Gov. Bill Richardson signs the bill banning the use of gas chambers for euthanizing animals.
When Yvette Dobbie learned shelters in New Mexico were killing unwanted dogs and cats in gas chambers, she felt compelled to act.
Most shelters in the state use lethal injection to euthanize pets, considered more humane than carbon monoxide poisoning, but four communities tenaciously held onto the tradition. She argued her case in Clovis, one of the largest shelters still using gas chambers, but met with fierce resistance. Some believed gas chambers were just as humane, others felt lethal injections would be more expensive, and most doubted the state would help with the transition.
“They were really opposed to the change,” she said, “and I was an outsider.”
So the Santa Fe resident assembled a team — Caroline Buerkle and Natasha Ning — and turned to the Legislature, believing it would take time to change the law. But the measure, which had the support of the governor and House Speaker Ben Luján, sailed through the both chambers, garnering only three dissenting votes in the House.
On Monday, Dobbie’s hard work paid off — Gov. Bill Richardson signed the legislation into law, along with a bill that will make it easier for shelters to use lethal injection. Richardson also got the Legislature to allocate $100,000 to help shelters in Clovis, Jal, Lovington and Tucumcari make the change with such things as training.
“You made this happen,” Richardson said to Dobbie after the bill-signing ceremony at the Santa Fe Animal Shelter & Humane Society. “One person can make a difference.”
The new laws, which take effect June 19, will make New Mexico the 18th state in the nation to ban the use of gas chambers for euthanizing animals.
“We will be at the forefront. In other words, we’re not at 48,” Richardson laughed, adding that protecting animals has been a priority for his office. “We’ve worked hard to raise the standards and awareness in New Mexico.”
Aside from banning cockfighting in the state, Richardson said his office and the Legislature has worked to increase spay-and-neutering efforts, improve and fund animal shelters and improve animal-control practices. Some animal-welfare issues, such as the ban against gas chambers, are difficult issues to sell in such places as Clovis.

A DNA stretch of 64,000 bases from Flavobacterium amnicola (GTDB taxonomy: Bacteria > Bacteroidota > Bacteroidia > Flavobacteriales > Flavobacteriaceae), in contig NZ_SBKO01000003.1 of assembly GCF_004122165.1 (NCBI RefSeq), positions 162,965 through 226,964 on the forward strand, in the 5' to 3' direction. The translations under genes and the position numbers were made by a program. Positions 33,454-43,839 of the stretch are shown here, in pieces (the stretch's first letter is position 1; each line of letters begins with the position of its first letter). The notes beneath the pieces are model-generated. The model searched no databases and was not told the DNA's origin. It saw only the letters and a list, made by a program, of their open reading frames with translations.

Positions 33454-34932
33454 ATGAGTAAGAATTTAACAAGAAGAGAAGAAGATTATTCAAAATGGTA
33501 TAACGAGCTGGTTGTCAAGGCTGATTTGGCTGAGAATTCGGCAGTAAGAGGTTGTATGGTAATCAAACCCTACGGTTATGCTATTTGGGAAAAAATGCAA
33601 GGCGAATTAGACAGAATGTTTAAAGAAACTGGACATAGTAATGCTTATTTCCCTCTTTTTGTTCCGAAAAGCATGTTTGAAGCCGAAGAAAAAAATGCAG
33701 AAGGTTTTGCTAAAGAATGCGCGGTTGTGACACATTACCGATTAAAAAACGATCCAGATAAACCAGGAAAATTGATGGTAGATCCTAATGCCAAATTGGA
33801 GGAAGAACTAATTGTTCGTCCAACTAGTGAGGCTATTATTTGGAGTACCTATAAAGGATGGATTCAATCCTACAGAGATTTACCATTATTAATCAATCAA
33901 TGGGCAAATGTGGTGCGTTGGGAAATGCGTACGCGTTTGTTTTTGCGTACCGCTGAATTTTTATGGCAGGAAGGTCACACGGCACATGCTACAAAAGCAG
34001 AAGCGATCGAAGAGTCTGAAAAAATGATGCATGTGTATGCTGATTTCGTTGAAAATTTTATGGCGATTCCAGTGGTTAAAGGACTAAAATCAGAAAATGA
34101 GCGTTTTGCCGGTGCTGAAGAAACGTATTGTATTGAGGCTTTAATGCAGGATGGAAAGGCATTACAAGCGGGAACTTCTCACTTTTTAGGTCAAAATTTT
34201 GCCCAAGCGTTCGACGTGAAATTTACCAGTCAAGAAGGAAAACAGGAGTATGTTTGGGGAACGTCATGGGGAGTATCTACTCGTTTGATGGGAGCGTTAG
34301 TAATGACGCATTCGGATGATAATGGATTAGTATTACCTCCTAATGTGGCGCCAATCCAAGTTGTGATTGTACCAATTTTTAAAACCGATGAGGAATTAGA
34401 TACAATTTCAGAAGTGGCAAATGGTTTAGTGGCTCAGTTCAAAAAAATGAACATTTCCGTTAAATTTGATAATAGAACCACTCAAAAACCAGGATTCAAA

“There is a more humane way to euthanize pets,” Richardson said, “and we have to enforce it.”
The American Humane Association considers lethal injection the only acceptable method of euthanasia for cats and dogs in animal shelters.
Clovis Mayor Gayla Brumfield, who joined the governor in the signing, said concern about cost, confusion and a we’ll-do-it-our-own-way” mentality led to strong opposition to lethal injection in her Eastern New Mexico community. But the discussion led to an animal task force that has sparked interest in a spay-and-neutering program and a licensing program.
Brumfeld said she hopes her community can now be a leader.
“We’re going to work together with the state to make this happen,” she said. “I truly believe that a society that treats their animals humanely is a society that will survive.”
Luján, D-Nambé, said it was never the lawmakers’ intent to force shelters out of business by burdening them financially with new requirements: “It was just a way to address a way of being more humane to our small animals.”
That sentiment was echoed by House Majority Leader Ken Martinez, D-Grants, who sponsored the legislation.
Martinez said people often think of legislators who create change, but it always starts with advocates who believe in an issue.
“It wasn’t us wanting to get into the communities and force the issue,” he said. “It was everyone coming together and finding a solution.”
The second bill signed by Richardson allows technicians to administer lethal injection to cats and dogs instead of veterinarians. That will ease the financial burden on the shelters.
Gov. Bill Richardson touring the Santa Fe shelter.
It’s not easy to euthanize pets, said Mary Martin, the Santa Fe shelter’s executive director, and some shelters are resistant to change. But it’s important to do it humanely.
“We need to own the fact that these animals in our possession are our responsibility,” she said. “You can’t just put them in a box and kill them. It takes a courage; it takes a courageous staff, to care for the animals, to nurture them and then to have to put them down. That’s amazing.”
Alix Novack, a Santa Fe woman who spearheaded a rescue effort that has saved more than 150 dogs and cats from the Clovis shelter "death row," said she’ll now work on setting up a transfer program for that area’s unwanted dogs and cats — similar to a program in Española, which sends some animals out of state for adoption.
“It’s a wonderful day for everybody,” she said about the bill signing, “but especially for the animals.”
Dobbie, who, along with her husband, Steve, support and donate to several animal causes, said the legislation brought together a large coalition of animal groups. “There are a lot of wonderful animal people here in New Mexico,” she said.
She plans to continue being an advocate for animals. In December, Dobbie was appointed by the governor to the state’s Animal Sheltering Services Board. “I hope to be a positive voice on the board,” she said.
Gov. Bill Richardson checks out homeless cats at the Santa Fe shelter